The two bodies lay on the cratered, rubble-strewn road like a pair of limp dolls some child forgot. But they were very human, and very tragically murdered in the senseless cross fire of bullets and destruction that filled the Sarajevo air during the civil war between Christian Serbs and Muslim Bosnians. Bosko Brckic and Admira Ismic died, as lovers, in each others' arms, Serb and Muslim in unforgettable liebestod .
"Romeo and Juliet in Sarajevo" is John Zaritsky's and Virginia Storring's wrenching exploration for "Frontline" of what brought Bosko and Admira together, and what eventually made them dare to escape their cherished city as it was drowning in blood, recrimination and self-hate. Rarely has television depicted the human cost of war with such vivid intensity, overshadowed with a terrible sense of inevitability.
Bosko and Admira fell in love at 16 just as the world was falling in love with Sarajevo, home of the 1984 Winter Olympics. Reflective of the city's multiethnic spirit, the lovers' families grew very close, despite their different backgrounds. The teens, in essence, were creating a larger family crossing religious and ethnic boundaries.
But like a bad dream of Admira's grandmother, who remembered the World War II carnage between Croats, Serbs and Muslims, the old hatreds resurfaced at the end of the Cold War. War in Croatia, to the north, eventually spread to Sarajevo. (We see the first dramatic shots fired, by Serbs, into a multiethnic crowd demonstrating for peace.)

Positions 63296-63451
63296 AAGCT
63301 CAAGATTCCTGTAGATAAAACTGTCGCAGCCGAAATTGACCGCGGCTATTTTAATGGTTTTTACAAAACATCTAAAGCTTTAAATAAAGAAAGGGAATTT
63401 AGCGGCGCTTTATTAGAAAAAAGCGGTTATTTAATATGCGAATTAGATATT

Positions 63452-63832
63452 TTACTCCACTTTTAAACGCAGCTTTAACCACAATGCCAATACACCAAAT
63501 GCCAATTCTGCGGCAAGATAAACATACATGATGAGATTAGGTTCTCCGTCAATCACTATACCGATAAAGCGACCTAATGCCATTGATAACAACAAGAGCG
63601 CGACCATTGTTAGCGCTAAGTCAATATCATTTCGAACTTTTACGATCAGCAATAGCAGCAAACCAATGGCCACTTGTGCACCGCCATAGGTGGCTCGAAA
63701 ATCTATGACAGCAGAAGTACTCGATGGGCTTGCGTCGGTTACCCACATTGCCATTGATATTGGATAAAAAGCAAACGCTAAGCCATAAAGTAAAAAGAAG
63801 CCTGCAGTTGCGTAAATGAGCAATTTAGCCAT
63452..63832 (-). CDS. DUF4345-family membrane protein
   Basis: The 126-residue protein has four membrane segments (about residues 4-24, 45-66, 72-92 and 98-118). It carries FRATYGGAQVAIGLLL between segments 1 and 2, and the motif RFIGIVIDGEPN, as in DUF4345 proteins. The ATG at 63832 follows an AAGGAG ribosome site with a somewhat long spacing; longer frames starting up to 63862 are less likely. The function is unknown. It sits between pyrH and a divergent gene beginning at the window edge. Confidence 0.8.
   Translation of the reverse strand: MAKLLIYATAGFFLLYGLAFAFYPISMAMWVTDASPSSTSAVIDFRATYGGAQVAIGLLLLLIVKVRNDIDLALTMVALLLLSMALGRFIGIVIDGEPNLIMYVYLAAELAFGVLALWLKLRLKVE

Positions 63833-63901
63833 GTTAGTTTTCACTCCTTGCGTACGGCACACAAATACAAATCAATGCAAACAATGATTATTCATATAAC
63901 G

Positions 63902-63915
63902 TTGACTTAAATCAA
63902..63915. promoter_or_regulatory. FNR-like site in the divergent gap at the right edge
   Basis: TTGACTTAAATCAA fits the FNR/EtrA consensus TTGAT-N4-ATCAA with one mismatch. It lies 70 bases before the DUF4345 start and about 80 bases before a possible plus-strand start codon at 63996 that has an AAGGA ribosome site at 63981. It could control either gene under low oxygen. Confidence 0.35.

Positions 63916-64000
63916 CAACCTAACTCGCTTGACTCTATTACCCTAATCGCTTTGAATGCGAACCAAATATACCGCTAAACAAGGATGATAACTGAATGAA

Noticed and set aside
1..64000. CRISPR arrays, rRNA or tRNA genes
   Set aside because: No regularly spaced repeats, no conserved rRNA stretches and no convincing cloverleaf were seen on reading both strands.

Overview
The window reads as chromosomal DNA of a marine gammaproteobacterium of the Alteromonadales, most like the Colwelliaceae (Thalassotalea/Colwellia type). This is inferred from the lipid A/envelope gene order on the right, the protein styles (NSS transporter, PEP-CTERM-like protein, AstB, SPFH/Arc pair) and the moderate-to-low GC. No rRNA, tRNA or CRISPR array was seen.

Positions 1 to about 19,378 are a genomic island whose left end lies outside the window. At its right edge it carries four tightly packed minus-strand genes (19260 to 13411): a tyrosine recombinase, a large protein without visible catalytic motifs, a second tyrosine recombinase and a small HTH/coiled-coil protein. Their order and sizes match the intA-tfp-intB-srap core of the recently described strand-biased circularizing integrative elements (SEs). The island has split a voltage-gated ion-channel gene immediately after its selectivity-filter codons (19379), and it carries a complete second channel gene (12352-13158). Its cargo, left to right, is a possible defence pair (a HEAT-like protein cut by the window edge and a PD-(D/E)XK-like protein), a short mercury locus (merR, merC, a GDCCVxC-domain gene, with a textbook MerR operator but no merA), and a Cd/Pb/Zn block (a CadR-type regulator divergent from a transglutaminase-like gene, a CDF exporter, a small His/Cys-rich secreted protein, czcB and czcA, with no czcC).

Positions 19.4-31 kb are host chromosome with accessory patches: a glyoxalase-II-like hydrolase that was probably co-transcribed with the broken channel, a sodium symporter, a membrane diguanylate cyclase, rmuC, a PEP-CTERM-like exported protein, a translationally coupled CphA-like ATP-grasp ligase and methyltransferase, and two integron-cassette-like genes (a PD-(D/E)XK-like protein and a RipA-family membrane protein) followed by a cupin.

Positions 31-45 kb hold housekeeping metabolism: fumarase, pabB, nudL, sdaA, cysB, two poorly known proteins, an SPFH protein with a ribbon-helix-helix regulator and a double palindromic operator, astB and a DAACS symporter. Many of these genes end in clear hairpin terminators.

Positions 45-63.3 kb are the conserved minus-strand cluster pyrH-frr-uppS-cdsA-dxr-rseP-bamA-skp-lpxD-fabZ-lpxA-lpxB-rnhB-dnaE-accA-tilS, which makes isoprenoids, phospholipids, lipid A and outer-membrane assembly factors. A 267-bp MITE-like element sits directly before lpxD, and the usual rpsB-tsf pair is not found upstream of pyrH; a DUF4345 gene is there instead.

The Montagues and the Capulets of the Balkans were once again at each other's necks, and this Romeo and Juliet were suddenly in an awful new world.
The twists and turns on the way to tragedy are surprisingly complex, bitterly ironic and better left unrevealed. But few images better sum up the war tale's horror than Bosko's old school buddy-turned-criminal, Celo, recalling his attempts as a city defense force commander to arrange the couple's escape--or Bosko's and Admira's mothers, still shaken at their cruel loss and so emotionally open in front of the camera that it is almost too much for the television, or the viewer, to bear.
* "Romeo and Juliet in Sarajevo" airs at 9 tonight on KCET-TV Channel 28 and KPBS-TV Channel 15, and at 8:30 p.m. on KVCR-TV Channel 24.